One of the ways in which we’ve earned and kept the trust and respect of our clients is knowing when to direct them to other professionals for advice.
A timely case in point is the increasing chatter about banks dropping upper age limits for home loan lending.
Stories like Older Australians into their eighties approved for home loans in The Advertiser mean we get asked our opinions as conveyancers and while we all have private opinions on the matter, we take our role seriously and believe that experts need to restrict their opinions to the field of their expertise.
With that said, I do have some general observations to share, from a conveyancer’s perspective.
More loans to older Australians as banks change age restrictions
The story I cited above is based on the fact that more banks are starting to drop maximum age restrictions for home loan customers.
This does mean that some customers taking out loans in their 80s will most likely still have mortgage repayments until after their 110th birthday.
In the article, Steven Munchenberg from the Australian Bankers’ Association says responsible ‘lending restrictions apply before approving loans to customers to ensure they can meet repayments’ and that is the key to this issue, in my opinion.
Why seek out home loans later in life? Let me count the reasons …
I can understand the reasons an elderly person may want a loan:
- They are asset rich and cash poor but don’t want to sell their current home to release some of the equity as it has sentimental feelings for them along with the fact it is not easy for elderly people to move.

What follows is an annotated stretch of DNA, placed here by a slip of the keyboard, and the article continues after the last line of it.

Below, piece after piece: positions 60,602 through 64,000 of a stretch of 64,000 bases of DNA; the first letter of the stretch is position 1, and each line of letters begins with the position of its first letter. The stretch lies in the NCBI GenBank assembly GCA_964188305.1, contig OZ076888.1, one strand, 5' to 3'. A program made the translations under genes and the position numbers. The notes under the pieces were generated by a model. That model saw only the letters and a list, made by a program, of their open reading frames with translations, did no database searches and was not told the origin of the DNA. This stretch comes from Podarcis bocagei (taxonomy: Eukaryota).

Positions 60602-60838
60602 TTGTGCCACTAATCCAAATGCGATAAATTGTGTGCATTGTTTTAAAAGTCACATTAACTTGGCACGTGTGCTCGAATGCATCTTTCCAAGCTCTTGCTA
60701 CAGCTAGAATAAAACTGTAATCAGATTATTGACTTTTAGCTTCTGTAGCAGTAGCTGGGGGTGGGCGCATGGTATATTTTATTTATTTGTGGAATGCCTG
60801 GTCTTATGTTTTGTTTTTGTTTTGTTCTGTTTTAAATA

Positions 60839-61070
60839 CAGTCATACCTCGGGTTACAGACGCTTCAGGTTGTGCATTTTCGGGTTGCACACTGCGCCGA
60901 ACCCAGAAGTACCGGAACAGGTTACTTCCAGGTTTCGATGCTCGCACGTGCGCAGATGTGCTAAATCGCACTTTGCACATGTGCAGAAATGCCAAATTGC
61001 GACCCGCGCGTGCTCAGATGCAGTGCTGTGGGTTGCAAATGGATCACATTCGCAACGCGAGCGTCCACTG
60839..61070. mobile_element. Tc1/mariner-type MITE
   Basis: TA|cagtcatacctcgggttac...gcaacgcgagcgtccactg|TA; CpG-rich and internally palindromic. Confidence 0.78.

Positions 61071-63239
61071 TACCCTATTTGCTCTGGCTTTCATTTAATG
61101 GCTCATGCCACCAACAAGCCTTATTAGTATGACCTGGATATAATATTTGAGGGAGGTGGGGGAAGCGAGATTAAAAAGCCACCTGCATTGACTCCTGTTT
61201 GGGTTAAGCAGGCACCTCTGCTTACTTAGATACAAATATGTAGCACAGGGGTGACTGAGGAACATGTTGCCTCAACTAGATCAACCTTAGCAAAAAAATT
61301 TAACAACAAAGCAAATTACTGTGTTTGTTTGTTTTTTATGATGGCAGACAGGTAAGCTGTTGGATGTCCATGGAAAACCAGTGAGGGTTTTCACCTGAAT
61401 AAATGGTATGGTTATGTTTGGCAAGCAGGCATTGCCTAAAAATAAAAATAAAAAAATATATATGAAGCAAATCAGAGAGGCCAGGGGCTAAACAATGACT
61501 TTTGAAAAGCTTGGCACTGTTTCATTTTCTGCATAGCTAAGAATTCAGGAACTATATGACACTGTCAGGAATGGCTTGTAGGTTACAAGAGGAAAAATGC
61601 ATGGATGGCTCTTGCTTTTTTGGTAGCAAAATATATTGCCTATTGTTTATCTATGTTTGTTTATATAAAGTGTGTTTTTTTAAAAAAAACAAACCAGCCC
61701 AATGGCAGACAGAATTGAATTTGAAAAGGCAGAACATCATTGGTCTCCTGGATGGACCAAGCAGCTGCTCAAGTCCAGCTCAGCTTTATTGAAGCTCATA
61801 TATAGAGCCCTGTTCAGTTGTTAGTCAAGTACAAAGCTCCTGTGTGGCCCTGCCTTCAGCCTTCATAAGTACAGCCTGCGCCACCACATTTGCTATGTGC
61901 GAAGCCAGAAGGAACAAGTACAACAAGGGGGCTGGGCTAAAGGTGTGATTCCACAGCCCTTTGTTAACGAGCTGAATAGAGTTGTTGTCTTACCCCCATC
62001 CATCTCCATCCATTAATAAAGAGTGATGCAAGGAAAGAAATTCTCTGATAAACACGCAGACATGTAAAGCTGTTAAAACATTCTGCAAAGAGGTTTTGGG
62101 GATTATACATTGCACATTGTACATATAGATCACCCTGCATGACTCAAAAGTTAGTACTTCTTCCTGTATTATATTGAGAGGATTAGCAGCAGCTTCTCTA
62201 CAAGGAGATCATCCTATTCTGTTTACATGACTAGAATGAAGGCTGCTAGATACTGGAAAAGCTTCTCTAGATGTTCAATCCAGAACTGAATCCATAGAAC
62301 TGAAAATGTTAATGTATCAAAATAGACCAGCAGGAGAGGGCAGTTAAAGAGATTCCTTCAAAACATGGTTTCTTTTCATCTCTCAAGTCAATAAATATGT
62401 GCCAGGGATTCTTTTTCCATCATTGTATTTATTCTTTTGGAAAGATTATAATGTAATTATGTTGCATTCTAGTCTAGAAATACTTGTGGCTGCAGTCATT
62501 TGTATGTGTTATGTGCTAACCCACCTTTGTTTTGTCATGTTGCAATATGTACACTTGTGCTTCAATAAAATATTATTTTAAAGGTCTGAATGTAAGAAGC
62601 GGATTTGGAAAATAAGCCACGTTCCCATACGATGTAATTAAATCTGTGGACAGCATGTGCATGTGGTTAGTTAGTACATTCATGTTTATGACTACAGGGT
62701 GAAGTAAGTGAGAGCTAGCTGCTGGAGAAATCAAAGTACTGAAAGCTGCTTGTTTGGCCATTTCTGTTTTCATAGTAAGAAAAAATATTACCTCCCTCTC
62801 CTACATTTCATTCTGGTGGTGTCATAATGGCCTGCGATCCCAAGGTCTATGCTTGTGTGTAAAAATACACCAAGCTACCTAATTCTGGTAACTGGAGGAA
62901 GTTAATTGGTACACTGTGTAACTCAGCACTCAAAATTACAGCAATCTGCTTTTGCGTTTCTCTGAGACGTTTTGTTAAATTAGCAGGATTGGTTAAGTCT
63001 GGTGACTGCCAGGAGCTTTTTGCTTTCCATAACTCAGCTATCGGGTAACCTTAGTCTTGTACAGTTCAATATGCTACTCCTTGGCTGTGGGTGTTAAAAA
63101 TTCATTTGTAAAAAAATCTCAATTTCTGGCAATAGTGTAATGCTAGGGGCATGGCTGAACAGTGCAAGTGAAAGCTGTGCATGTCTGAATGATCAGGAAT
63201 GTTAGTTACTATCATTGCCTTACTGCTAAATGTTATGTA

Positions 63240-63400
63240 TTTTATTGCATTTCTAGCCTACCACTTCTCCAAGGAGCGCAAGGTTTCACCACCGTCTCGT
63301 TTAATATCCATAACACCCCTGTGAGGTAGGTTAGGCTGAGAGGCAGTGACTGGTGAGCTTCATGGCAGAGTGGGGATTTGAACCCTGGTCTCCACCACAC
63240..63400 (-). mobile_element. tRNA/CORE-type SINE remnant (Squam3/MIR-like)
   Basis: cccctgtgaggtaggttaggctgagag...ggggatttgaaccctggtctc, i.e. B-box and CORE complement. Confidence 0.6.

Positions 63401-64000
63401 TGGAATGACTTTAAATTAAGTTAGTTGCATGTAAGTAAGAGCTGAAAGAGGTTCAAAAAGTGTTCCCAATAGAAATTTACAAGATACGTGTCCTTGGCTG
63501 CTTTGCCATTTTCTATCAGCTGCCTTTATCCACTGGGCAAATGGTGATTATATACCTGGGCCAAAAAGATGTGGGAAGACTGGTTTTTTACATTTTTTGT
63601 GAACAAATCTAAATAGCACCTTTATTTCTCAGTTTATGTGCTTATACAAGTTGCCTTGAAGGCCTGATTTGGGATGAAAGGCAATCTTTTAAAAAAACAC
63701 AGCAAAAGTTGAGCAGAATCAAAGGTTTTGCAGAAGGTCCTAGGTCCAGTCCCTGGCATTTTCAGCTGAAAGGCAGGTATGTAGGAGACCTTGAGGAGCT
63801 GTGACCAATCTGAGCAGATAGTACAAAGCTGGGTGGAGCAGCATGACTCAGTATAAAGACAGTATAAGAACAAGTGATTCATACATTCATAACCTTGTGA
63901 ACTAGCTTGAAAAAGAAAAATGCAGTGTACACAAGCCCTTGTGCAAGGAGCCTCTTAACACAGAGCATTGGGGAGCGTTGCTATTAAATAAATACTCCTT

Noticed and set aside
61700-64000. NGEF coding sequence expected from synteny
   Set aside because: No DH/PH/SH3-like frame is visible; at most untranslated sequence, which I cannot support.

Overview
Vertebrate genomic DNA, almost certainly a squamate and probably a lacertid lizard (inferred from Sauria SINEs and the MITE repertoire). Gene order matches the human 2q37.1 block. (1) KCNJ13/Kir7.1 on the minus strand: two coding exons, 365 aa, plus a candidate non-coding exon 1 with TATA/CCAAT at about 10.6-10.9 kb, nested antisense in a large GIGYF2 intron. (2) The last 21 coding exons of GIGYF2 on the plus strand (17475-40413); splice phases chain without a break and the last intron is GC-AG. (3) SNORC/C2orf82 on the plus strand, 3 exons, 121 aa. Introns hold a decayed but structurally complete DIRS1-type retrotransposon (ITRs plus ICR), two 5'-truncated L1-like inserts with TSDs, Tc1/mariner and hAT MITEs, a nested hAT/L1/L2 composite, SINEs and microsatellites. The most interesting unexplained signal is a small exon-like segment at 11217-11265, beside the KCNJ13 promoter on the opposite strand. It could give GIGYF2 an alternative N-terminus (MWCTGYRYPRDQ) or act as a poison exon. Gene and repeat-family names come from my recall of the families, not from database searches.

- They may want to travel to see family before they are unable to or they may need funds for a medical procedure and it’s quicker to arrange for borrowed funds than to sell their property and downsize.
- Paying interest is now in some cases cheaper than paying rent so why not owe money rather than rent which can be seen as “dead money”
- They think that paying off the loan can be done later on when they are in a position where they have to sell their house and replay from the proceeds of sale.
As someone who works with facilitating title transfers and contract execution, it all comes down to clarity and confidence.
If the Bank has outlined repayment requirements thoroughly and the borrowers are comfortable with the fact they are entering into debt, then my main concerns are dealt with.
As for whether this is the best course of action or which loan package would suit you best, that is where I would direct you to your investment and or financial adviser; should they advise you to go forward, we’ll be here to make sure the “I”s are dotted and the “T”s are crossed.